By no means do I take a "stick your head in the sand" mentality. Absolutely proceed with caution. A crash triggered by global economic strife could very well be imminent. If you've lived long enough, you realize that some level of carnage always lurks around the corner.
What irks me about Roubini is that he serves nobody but himself with his predictions. There will be a crash, just as there will be large earthquakes in California at some point. Who really cares if his version of events leading up it, whenever it goes down, plays out or if it's somebody else's brainstorm?
I proceed with two plans, Plan A and Plan B. Plan A means I consistently purchase the equities I like no matter what's going on the world. Plan B means I increase that buying as much as I possibly can when corrections and crashes play themselves out. If you implemented Plan B throughout the end of 2008 and beginning of 2009, you've done well.
Not only is SPY up since 2009, so is the
PowerShares NASDAQ 100 Index ETF
by a whopping 106%.
If you picked the right stocks, as usual, you've done well.
is up about 576% since 2009. Even less-publicized names such as
have performed remarkably well, up 72% over the same period.
Of course, if you picked the wrong stocks on the 2008 collapse, you barely broke even or you got hurt.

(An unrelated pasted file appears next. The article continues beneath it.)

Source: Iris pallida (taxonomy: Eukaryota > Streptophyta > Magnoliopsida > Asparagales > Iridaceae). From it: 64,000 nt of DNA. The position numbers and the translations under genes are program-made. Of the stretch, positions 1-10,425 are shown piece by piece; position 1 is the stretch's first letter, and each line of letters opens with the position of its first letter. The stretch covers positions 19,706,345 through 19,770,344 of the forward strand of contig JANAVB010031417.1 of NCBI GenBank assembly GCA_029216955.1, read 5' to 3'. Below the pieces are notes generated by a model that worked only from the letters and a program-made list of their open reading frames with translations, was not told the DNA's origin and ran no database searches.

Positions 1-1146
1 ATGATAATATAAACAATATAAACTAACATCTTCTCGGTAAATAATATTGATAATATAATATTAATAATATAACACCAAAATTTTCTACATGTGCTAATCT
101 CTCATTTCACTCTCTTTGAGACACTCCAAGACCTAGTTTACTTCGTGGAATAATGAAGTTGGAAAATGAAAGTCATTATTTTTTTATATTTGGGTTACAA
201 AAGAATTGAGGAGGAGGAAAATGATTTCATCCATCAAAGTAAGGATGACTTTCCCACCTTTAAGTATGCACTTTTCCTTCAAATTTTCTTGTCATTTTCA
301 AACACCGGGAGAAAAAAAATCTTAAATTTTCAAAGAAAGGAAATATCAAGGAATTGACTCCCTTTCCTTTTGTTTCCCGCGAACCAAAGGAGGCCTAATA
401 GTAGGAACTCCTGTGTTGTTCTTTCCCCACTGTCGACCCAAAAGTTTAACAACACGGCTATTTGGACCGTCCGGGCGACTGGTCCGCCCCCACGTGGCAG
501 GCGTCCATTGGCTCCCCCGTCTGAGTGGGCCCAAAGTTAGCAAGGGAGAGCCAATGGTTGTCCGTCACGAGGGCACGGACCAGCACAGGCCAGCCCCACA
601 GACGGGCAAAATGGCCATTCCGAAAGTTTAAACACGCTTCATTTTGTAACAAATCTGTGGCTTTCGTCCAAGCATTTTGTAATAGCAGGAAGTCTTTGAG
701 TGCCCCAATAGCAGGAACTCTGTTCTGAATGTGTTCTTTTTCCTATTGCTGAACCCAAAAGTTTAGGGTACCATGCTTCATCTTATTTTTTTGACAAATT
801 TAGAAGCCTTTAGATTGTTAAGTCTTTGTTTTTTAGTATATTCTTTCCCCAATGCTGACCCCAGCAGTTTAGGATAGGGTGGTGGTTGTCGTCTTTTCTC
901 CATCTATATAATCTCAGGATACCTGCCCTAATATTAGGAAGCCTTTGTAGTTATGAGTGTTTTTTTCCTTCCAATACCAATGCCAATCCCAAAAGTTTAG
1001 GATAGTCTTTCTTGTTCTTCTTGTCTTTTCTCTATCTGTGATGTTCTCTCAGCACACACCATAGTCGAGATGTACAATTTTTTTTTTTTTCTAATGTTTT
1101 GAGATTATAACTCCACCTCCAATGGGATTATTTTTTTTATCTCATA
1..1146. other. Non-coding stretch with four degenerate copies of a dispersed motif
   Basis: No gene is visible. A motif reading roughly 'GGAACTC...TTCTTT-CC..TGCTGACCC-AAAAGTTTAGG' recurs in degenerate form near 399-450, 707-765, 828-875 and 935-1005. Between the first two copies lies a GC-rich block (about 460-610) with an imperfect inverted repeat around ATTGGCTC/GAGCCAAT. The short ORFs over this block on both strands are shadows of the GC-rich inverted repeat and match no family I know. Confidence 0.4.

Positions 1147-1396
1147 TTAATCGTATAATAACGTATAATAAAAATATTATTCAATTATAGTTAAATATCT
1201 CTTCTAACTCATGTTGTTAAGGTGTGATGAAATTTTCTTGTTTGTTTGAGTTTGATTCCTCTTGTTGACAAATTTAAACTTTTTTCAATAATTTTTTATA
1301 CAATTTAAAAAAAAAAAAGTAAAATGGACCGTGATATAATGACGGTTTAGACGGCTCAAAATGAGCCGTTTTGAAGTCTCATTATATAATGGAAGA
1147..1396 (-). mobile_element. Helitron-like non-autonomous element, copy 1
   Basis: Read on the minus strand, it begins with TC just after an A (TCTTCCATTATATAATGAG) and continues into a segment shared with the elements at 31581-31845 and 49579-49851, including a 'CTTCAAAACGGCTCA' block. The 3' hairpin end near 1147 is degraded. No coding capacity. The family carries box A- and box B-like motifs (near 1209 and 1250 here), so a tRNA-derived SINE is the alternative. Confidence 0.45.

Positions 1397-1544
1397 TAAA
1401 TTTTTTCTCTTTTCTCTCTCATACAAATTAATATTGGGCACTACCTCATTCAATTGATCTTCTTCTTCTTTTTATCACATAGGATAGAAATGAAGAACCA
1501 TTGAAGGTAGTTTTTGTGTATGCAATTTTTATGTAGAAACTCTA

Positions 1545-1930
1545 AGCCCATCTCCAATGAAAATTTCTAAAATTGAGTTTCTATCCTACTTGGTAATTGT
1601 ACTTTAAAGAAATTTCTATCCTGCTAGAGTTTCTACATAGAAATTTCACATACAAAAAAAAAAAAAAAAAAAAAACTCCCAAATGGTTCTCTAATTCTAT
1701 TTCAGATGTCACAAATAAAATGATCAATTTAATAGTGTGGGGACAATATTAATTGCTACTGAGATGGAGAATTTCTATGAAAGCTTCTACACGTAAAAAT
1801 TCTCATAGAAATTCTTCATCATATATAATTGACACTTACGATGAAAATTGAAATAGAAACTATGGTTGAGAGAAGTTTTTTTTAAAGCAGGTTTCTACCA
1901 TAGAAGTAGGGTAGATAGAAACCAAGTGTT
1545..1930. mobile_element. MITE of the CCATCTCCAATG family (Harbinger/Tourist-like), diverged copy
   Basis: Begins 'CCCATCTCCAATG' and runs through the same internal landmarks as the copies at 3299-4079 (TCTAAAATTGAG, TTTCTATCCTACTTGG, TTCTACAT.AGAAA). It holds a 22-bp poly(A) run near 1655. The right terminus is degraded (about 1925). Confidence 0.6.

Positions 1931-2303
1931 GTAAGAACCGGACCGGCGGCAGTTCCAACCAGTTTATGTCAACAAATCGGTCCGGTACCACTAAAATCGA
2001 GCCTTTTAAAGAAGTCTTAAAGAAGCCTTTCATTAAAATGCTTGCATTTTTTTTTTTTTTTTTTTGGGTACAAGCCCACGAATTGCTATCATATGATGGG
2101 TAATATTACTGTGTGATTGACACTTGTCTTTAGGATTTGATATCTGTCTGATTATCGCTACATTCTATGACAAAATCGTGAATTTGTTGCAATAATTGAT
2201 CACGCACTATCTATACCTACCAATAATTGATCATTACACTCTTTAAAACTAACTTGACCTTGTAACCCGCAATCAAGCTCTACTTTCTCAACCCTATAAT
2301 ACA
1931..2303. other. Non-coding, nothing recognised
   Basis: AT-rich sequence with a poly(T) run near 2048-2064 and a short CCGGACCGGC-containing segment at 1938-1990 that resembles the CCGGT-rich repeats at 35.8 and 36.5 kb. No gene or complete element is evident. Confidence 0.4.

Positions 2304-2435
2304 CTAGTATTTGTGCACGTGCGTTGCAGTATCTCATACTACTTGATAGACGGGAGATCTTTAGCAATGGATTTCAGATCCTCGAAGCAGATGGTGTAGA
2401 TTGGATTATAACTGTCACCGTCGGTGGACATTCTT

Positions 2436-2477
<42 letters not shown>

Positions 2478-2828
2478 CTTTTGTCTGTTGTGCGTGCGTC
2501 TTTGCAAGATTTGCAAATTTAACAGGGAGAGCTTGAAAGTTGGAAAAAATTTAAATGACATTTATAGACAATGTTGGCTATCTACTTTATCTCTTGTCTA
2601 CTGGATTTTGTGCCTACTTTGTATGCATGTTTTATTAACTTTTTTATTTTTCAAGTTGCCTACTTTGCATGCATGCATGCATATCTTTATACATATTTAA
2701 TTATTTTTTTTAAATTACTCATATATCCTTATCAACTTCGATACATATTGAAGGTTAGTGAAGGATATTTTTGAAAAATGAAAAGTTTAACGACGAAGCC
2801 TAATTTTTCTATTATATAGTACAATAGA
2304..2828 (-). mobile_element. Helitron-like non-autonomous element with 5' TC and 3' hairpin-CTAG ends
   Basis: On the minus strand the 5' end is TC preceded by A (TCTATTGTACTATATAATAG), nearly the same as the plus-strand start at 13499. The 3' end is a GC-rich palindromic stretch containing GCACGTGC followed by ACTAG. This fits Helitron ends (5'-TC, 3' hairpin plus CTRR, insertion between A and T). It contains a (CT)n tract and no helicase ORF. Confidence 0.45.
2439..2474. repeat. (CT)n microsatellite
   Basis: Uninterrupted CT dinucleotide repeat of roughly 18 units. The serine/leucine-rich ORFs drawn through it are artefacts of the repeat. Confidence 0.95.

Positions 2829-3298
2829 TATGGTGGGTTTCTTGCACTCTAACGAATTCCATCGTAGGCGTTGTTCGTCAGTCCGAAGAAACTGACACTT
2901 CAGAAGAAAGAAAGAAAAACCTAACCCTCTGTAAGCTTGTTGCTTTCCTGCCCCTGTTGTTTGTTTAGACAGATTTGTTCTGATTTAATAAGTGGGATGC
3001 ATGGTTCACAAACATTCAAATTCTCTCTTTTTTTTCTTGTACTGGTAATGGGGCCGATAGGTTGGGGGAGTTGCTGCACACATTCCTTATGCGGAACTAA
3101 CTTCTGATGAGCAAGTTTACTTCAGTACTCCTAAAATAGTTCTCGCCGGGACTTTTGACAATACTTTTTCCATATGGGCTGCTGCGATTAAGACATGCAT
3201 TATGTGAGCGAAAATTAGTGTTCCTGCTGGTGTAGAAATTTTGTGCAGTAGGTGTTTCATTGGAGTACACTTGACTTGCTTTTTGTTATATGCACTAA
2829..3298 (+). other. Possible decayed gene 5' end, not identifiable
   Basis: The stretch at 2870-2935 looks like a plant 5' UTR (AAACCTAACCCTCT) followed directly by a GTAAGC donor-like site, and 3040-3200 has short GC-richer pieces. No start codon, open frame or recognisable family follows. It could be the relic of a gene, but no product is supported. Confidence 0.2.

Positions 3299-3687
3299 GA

is down about 2% since 2008.
shed about 47% of its value.
That's the sort of thing investors should concern themselves with: stock- and sector-specific vision and analysis, not macroeconomic prognostications.
Simply stated, macro-economists are useless to investors. As such, I really wish outlets that help inform investors would focus less on them.
Give me something I can use. Consider history. Think about all of the crises you, your parents and your grandparents lived through.
Have a Plan A. Have a Plan B. Stick to them. If Roubini is right, 2013 might end up worse than 2008, which could make the recovery that much sweeter.
At the time of publication, the author was long INTC
This article is commentary by an independent contributor, separate from TheStreet's regular news coverage.